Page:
Hot Pursuit in a 1991 publicity photo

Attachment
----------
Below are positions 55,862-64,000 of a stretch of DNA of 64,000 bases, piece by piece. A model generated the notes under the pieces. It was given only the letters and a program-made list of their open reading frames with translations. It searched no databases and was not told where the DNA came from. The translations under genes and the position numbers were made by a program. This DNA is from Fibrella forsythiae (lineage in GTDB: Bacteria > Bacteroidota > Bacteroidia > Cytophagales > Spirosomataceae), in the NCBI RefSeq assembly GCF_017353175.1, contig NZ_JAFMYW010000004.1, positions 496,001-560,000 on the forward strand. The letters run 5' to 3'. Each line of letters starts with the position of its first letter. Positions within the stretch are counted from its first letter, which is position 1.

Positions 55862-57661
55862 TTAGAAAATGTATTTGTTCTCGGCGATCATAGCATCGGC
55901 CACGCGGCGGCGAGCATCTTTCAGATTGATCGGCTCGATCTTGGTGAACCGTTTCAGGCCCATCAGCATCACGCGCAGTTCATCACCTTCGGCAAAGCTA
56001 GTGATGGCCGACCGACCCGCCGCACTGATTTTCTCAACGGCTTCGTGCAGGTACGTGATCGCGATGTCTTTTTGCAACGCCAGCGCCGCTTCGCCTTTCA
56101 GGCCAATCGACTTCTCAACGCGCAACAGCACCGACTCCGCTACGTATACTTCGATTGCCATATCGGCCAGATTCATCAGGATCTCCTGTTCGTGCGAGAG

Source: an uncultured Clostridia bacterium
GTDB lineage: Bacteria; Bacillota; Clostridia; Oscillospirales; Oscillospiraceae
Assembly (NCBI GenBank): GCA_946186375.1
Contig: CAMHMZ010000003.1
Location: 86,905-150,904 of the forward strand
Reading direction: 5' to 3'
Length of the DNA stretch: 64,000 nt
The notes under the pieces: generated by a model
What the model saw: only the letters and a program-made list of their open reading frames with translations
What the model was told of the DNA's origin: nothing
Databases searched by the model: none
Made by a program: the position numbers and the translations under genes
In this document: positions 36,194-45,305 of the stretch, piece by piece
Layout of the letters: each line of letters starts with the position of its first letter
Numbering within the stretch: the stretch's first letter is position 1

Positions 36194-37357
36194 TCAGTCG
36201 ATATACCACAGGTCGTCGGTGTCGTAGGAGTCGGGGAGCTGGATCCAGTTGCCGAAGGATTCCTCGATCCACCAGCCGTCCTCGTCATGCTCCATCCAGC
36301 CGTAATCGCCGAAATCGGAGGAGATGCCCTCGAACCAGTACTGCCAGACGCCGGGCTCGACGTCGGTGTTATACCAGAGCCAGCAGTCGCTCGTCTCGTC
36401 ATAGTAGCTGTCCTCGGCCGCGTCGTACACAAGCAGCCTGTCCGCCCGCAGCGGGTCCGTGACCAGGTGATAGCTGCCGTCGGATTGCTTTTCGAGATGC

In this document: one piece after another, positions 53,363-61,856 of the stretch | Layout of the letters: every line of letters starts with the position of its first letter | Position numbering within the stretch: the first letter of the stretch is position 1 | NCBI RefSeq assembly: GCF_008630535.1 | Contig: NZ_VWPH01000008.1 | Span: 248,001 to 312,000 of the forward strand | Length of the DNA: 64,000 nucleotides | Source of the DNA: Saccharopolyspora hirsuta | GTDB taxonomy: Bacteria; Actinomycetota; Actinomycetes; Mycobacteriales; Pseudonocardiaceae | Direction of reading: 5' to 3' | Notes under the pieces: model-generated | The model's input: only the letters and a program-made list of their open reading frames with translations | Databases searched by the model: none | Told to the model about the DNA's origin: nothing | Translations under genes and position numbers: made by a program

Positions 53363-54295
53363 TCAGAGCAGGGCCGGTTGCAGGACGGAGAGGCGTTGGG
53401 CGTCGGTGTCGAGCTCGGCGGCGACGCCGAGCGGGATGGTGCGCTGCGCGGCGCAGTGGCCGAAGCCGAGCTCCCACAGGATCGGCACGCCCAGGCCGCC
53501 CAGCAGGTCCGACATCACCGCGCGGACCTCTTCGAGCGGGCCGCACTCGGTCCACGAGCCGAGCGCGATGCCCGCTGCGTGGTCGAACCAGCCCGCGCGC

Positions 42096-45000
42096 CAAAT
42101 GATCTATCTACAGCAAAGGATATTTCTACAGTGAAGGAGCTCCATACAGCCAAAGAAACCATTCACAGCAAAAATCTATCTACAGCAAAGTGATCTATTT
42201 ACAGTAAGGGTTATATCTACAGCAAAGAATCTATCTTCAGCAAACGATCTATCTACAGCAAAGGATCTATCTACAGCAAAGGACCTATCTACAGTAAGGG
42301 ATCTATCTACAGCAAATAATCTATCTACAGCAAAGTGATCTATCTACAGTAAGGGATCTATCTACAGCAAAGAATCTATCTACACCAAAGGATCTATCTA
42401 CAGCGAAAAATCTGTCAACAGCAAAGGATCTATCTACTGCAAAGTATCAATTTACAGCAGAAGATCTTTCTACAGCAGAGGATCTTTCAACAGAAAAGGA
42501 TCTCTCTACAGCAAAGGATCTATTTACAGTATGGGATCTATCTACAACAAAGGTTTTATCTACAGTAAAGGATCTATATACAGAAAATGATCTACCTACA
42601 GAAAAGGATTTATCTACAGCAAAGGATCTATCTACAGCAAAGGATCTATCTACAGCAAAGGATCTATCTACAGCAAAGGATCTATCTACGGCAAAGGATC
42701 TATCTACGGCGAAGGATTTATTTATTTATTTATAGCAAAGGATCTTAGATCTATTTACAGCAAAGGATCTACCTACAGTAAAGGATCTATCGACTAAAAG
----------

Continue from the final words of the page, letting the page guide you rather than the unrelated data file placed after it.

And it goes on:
In my capacity as music writer, I have been asked by Editor-in-Chief Bob Fitrakis to write a review of the police band Hot Pursuit's 1988 D.A.R.E graduation concert at St. John Arena. This has presented some difficulty -- first, I wasn't at the concert, and second, I'm not entirely sure the event occurred. Although I'm not necessarily averse to stretching the truth in the service of a good story, outright fabrication of an entire concert seems a bit much. I try, however, to be accommodating to Bob. Therefore, I have collected before me a 1988 AP piece on the band which somehow ended up in the Los Angeles Times, some slightly terrifying pictures, a YouTube clip of the band performing "The D.A.R.E. Song," a 2013 Dispatch article in which the members of the band are crying about having their funding cut off, and my own vague memories of 1988. I also watched some videos of people playing volleyball in the arena to get a feel for the space. It's weak, but what am I supposed to do? Anyway... It's a brisk windy day in April, and Hot Pursuit is about to take the stage at St. John Arena for the D.A.R.E. graduation, whatever that is. I personally missed out on the D.A.R.E. program, with the minor exception of high school friends wearing its T-Shirts ironically. I know that it has something to do with convincing children that drugs are bad. I also know that the U.S. General Accountability Office has found that it doesn't do this and might actually make children more likely to do drugs. This is what I know. I comment on the weather because I'm outside, watching as 6th graders arrive by the busload and are herded into the arena. I'm here to see the band, not to be harangued on the perils of angel dust, so I wait to hear guitars before heading inside. When I finally hear the unmistakable sound of an electric guitar through a taxpayer-funded Marshall, I go inside where my press credentials are accepted (again, this is fiction). I walk in and see five uniformed police officers and some douche on keyboards and OH MY GOD ARE THOSE REAL GUNS ON STAGE!?!?! I make a quick calculation as to where the bullet is headed if the drummer left his safety off, and hurriedly change my seat. As I re-situate, the band kicks into a high energy version of the loathsome Tommy James and the Shondells tune "Mony Mony," followed by an unnecessary cover of "Twist and Shout." The band then plays their theme song, "Jailhouse Rock." I have a soft spot for “Jailhouse Rock,” mostly because its writers, Jerry Leiber and Mike Stoller, always seemed like nice guys. Presumably Jerry and Mike receive performance royalties every time Hot Pursuit plays it publicly -- because to not do so would be like, you know, illegal. Anyway, it's a little discomfiting; it's three songs in and they are already threatening imprisonment. The bands goes on to churn out 60's and 70's rock tunes which satisfy the criteria of being (1) not about drugs and (2) mediocre. What they were I can't really say, because after the band plays "Wipeout" I stop taking notes. I just don't give a shit anymore -- I have no patience for "Wipeout." The 6th graders, however, are digging it. I wouldn't say they are dancing in the aisles (a maiming risk in St. John’s if the volleyball videos are accurate), but the band is a competent wedding/Mexican restaurant act. The drummer has chops, it's loud enough, and there is a good quality light show. Rock and roll at high volume is primal, sexual music, and even I can't resist a backbeat. I certainly don't advocate children using drugs -- I'm not a monster. It does seem curious, however, teaching drug abstinence with sex music. I mean, when Tommy James sings "[b]ut don't stop now / come on Mony / come on yeah" he isn't reminding Mony that it's her move in checkers. The guys playing this music are in uniform, carrying pistols and sporting guitars shaped like M-80 machine guns. So sex, deadly force, and illegal firearms. But this is a music column (albeit this week a fictitious one), not a political screed. I flip on my tape recorder to catch the closer, "D.A.R.E. Song." The lyrics are: "[a]nd they hide their pain and tears / and they waste their youthful years / by giving up on love and hugs / and escaping into drugs." It goes on…."DARE! / To keep a kid off drugs / DARE! / to give a kid a hug" and so forth. You can draw your own conclusions. As for me, I magically fast forward to 1999, bop across Lane Avenue to the Varsity Club and order some nachos.